Take the 2-minute tour ×
Ask Ubuntu is a question and answer site for Ubuntu users and developers. It's 100% free, no registration required.

I know of bugs where there is a fix available, which has been posted upstream. However, the upstream maintainer hasn't responded to the patch, or applied it to the project's source code.

Would it be suitable to submit the fix for inclusion in Ubuntu, and if so, would I go about doing this?

share|improve this question
add comment

3 Answers 3

up vote 2 down vote accepted

The patch can be submitted in from of a bug report, or if a report of the issue already exists , as an comment at launchpad. Please make sure to mark the uploaded file as a patch (there is a checkbox for that), because this will make it easier for us to find patches.

share|improve this answer
    
I've already done that - I assume the bug folks are pretty busy, and this is a fairly low-priority package. Is it possible to help out by proposing some kind of patch to the package metadata myself? –  Jeremy Kerr Jul 29 '10 at 4:21
    
Which package? Have you also tried forwarding the bug to Debian? –  lfaraone Jul 29 '10 at 4:23
    
libmeanwhile1. How do I forward the bug to Debian? –  Jeremy Kerr Jul 29 '10 at 4:26
1  
Search for the bug on bugs.debian.org and if the bug already exists, then post your patch over there. Else, look to see whether the bug is Ubuntu only (look at patches.ubuntu.com and see if your patch has anything to do with ubuntu changes to that packages, ask someone on debian to test that package for you, use a VM, etc). If the bug affects debian also, report it using any of the tools available (reportbug package, email, etc) and add your patch there. –  Umang Jul 29 '10 at 6:16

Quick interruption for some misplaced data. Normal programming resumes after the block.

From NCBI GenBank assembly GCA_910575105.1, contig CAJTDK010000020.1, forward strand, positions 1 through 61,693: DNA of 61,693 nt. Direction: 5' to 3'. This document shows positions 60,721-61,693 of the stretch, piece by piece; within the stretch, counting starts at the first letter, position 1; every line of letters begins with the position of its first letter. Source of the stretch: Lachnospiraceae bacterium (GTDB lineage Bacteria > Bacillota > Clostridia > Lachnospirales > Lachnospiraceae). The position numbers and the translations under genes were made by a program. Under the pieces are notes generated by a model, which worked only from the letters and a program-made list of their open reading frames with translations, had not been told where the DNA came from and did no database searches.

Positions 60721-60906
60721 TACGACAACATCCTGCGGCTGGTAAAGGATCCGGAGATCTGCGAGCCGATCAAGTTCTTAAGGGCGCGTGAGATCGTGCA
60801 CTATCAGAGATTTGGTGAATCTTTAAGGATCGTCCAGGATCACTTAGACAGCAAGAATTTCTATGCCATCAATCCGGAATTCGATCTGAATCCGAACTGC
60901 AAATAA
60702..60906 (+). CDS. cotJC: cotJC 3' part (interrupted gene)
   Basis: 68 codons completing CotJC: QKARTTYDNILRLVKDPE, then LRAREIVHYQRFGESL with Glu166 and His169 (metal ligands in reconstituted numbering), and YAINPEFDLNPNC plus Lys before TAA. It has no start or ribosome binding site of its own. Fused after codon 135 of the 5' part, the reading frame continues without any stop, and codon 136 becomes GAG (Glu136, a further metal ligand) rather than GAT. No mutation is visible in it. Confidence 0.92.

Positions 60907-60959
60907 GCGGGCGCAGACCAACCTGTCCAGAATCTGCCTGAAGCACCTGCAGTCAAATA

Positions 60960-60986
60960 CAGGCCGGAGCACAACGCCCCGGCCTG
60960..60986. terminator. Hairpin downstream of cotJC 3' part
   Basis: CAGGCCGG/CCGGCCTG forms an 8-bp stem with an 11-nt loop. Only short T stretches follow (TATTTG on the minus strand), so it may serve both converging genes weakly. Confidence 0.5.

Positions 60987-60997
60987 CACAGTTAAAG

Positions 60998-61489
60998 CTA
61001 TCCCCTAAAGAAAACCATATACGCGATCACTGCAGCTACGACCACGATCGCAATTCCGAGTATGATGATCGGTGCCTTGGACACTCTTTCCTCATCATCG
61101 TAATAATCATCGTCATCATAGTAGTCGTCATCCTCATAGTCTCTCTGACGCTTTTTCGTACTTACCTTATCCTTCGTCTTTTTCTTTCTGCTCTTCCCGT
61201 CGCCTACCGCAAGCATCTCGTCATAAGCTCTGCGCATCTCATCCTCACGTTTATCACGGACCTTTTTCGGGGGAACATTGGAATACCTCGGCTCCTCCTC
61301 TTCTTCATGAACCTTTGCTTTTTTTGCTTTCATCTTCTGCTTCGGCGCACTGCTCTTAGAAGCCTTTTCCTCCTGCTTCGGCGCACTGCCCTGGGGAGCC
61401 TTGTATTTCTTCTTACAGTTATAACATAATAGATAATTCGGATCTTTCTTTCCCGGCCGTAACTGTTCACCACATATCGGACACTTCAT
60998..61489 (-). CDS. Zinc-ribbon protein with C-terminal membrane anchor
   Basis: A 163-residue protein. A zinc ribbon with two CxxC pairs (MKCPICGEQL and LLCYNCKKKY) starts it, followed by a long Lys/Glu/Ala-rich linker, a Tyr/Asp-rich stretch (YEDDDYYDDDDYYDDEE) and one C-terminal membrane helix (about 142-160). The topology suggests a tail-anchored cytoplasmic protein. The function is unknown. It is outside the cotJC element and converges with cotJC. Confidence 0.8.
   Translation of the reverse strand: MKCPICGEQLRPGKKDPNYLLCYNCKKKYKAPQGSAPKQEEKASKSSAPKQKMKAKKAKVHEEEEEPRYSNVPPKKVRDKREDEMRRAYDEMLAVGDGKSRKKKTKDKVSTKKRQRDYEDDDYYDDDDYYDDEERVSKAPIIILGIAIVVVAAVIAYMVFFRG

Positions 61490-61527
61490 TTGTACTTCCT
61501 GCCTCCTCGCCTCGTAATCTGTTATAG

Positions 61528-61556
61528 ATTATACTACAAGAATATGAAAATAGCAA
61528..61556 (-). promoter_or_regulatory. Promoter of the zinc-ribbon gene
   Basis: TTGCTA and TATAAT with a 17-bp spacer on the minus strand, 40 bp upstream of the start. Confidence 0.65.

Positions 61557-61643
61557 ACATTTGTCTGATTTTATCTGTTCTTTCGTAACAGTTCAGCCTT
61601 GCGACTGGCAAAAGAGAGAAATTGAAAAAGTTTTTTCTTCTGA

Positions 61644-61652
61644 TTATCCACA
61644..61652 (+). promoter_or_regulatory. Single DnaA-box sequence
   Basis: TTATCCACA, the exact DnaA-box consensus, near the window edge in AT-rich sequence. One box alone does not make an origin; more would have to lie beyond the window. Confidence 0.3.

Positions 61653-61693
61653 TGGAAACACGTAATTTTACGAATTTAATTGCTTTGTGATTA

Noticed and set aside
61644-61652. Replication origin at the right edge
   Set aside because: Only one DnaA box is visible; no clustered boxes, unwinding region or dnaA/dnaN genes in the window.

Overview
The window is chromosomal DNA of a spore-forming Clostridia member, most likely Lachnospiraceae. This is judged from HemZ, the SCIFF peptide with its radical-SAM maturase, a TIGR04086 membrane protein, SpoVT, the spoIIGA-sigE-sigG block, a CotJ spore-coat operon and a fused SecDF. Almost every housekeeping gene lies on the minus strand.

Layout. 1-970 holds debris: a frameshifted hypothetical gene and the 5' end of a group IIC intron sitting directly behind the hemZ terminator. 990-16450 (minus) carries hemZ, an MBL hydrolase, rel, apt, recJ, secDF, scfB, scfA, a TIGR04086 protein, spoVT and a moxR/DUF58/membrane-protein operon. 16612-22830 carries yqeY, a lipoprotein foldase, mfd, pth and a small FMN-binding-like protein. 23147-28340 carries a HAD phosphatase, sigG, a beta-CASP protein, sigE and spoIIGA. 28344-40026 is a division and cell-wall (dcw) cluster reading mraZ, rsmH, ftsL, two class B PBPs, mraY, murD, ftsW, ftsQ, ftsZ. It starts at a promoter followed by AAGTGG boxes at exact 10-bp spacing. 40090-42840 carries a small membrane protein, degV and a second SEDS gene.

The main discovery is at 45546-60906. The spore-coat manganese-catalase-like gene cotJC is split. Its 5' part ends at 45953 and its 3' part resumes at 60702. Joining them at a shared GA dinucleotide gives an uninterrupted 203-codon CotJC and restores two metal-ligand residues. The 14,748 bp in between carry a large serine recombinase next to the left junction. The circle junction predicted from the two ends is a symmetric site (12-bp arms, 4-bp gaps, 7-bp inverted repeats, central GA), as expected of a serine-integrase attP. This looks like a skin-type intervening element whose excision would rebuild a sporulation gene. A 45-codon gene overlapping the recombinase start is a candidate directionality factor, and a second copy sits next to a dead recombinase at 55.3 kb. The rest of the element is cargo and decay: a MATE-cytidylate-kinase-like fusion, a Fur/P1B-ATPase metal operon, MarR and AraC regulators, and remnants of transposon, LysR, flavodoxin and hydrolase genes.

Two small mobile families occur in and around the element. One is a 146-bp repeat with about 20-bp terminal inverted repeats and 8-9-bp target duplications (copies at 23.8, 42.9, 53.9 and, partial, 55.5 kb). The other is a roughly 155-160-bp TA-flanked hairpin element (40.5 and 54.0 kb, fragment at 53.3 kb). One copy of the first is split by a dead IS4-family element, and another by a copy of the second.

@Umang: awesome, thanks –  Jeremy Kerr Jul 29 '10 at 8:02
add comment

Here's a pretty decent rundown for historical linkage: https://wiki.ubuntu.com/Bugs/HowToFix

share|improve this answer
add comment

The proper way to do this is to first make sure that the package uses a patch system, and if it doesn't set it up to use Quilt. There should be answers on this site for how to do that.

Then, create a new version of the package using dch -i. Add your changes (such as use of a patch system) to the changelog, add your patch into the patch system, and then test the package (locally or in a PPA).

From there, you can attach a debdiff to the bug report, tag it "patch", and start hunting for a sponsor. A debdiff makes it very easy for a developer to just see your latest version of the package (patch included) and upload it themselves.

You could skip some of these steps and just attach the patch to the upstream source code to the bug report, but then your sponsor would need to do them all for you, and that means it'll probably take longer and it'll be harder to find a sponsor (since your package seems like an uncommon one, it's likely no developers are even familiar with it and thus might be reluctant to apply a patch).

share|improve this answer
add comment

Your Answer

 
discard

By posting your answer, you agree to the privacy policy and terms of service.

Not the answer you're looking for? Browse other questions tagged or ask your own question.